A culinary fireworks display of textures, tastes, and flavors, the chicken is simply seasoned with salt and pepper before being pan-fried until the fat in the skin has rendered out, and it's crackling-crisp. The salad on top is a crisp julienne of tamed scallions with seri, which is tossed with a simple soy sauce and rice vinegar dressing. Together, the fresh, vibrant salad balances out the rich, juicy flavor of the chicken, making for a complex, yet balanced dish that belies its simple preparation.
There are a few kitchen tricks that make these ordinary ingredients extraordinary. The first thing is that I use a weight on top of the chicken while it's cooking. This increases the chicken's contact patch with the pan, which not only helps it cook more quickly, it also ensures that every bit of skin ends up golden brown and crisp. This also eliminates the need to add oil to the pan, while rendering out most of the excess fat from the chicken.
For the scallions, I like using the white parts for this dish, because they are more tender than the green parts. Slicing the scallions into thin ribbons and then taming them in a baking soda solution, breaks down the volatile sulfur compounds (which make raw onions spicy). This leaves the pleasant sweet flavor of the scallions along with their crisp texture, that adds both complementary and contrasting flavors and textures to the savory chicken.
The green herb in the salad is called seri in Japanese, but it's also known as Minari (Korean), Chinese Celery or Java Dropwort. It's an Asian herb that grows in wet areas such as along streams and around lakes and can usually be found in Asian grocery stores. If you can't find it locally, you can substitute watercress, arugula, or cilantro in the salad.
Whether you decide to serve it topped with the salad or not, the crispy skinned chicken works with all sorts of sauces and toppings and it's a great addition to Chinese Chicken Salad. If you decide to forgo the salad, try the crisp chicken with teriyaki sauce, korean fried chicken sauce, or even by itself, with a sprinkle of lemon zest and a splash of lemon juice.
- 2 teaspoons baking soda.
- 60 grams scallions white part only
- 10 grams seri *see headnotes for substitutes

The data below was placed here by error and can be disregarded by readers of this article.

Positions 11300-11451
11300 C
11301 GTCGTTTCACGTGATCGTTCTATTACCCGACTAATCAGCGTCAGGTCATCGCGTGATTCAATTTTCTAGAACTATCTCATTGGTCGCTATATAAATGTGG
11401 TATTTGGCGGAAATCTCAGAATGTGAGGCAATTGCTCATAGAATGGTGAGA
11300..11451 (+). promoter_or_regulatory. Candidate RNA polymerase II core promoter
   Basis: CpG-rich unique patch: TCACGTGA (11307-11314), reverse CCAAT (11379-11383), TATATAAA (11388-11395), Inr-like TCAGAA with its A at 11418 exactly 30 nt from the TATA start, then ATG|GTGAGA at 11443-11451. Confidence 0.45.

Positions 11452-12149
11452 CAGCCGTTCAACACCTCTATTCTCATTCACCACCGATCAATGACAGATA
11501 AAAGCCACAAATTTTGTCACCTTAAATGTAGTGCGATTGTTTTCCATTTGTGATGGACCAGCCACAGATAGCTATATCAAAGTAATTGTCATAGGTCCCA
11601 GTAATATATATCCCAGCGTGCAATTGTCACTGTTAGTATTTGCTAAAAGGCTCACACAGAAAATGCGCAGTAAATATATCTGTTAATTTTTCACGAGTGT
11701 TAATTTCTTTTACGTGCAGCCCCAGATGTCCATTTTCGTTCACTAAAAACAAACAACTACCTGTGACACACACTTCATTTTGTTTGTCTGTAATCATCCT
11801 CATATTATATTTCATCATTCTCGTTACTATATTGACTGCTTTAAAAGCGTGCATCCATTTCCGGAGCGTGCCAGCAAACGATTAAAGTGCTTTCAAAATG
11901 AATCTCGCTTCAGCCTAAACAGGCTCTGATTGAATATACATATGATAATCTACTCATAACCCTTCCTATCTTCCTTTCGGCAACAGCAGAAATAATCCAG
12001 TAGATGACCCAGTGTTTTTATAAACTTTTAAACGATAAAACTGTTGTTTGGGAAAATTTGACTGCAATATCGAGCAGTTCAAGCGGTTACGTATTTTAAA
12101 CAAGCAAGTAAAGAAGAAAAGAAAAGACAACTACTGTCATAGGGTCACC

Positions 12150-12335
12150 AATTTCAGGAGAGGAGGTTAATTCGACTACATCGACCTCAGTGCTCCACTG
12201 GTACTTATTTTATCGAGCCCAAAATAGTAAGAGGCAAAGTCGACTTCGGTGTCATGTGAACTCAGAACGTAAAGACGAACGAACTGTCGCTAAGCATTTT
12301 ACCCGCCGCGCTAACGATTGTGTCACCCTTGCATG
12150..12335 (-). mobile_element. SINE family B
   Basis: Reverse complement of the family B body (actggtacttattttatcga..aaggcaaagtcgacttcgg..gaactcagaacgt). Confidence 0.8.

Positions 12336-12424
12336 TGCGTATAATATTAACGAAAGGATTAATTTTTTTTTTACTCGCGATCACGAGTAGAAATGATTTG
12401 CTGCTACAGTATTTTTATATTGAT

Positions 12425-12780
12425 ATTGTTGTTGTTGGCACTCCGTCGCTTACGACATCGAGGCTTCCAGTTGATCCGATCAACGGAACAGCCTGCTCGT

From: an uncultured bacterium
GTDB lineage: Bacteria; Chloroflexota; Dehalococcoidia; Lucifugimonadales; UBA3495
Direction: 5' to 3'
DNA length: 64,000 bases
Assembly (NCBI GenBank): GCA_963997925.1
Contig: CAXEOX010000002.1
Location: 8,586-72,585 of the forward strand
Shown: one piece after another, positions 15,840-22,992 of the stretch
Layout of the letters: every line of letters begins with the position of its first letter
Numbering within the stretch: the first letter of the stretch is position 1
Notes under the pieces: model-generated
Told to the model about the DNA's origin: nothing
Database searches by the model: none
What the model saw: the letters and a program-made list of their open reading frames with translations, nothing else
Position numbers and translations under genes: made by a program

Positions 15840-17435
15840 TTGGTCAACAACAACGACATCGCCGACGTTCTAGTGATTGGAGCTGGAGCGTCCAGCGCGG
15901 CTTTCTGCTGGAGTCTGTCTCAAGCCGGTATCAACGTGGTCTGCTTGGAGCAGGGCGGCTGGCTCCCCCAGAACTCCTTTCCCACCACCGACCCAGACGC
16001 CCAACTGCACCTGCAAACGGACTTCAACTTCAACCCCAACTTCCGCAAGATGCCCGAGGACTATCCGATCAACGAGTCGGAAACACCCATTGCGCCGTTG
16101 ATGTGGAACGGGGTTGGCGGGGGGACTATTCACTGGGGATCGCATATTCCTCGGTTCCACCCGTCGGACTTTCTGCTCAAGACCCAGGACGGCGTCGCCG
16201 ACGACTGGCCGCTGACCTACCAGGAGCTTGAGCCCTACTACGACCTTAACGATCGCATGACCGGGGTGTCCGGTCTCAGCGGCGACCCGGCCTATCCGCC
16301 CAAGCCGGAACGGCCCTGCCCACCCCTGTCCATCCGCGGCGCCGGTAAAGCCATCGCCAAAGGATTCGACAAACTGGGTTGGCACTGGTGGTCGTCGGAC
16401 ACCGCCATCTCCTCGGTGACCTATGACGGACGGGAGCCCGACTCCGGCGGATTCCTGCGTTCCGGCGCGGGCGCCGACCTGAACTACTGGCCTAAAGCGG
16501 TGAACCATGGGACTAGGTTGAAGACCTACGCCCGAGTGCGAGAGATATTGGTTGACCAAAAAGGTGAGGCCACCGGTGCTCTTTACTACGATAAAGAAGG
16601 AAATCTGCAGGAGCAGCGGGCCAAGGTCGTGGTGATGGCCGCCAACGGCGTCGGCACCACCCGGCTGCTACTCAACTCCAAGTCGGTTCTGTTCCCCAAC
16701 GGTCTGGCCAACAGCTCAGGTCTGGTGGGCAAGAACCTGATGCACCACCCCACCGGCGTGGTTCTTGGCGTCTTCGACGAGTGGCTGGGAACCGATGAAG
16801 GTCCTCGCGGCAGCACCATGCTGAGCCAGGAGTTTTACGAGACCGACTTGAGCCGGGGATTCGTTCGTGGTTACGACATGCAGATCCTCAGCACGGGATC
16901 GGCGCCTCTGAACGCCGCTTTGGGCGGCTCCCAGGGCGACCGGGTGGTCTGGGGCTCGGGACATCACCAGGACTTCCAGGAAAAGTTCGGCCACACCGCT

- 1 tablespoon soy sauce
- ½ tablespoon rice vinegar
- ½ teaspoon evaporated cane sugar
- 250 grams boneless skin-on chicken thighs
- Salt to taste
- Black pepper to taste
- Dissolve 2 teaspoons baking soda in 4 cups of water, and stir to dissolve.
- Cut the scallions into 2-inch lengths.
- Cut a slit halfway through the scallions lengthwise to their core.
- Unfurl the scallion, spreading it out flat. If the scallion has a solid core, remove it and use it for something else.
- Slice the scallion into very thin ribbons lengthwise (with the grain). Drop the scallions in the baking soda water and let it tame for at least 15 minutes.
- For the seri, use just the leaves and tender stems.
- When the scallions are no longer overwhelmingly pungent, drain them and wash them thoroughly with cold water. Spin the scallions and seri in a salad spinner to dry.
- Make the dressing by whisking together the soy sauce, rice vinegar, and sugar and set aside.
- For the chicken, salt, and pepper both sides to taste.
- Put the chicken skin-side down in a non-stick pan and then set a heavy pan on top of the chicken to press it down. Turn the heat on to medium-low and fry until the skin-side is well browned and crisp (7-10 minutes).
- Remove the weight and flip the chicken over, frying the second side until the chicken is just cooked through. Transfer the chicken to a cutting board and let it rest.
- Toss the scallions and seri with the dressing.
- Slice the chicken and plate, topping with the scallion and seri salad.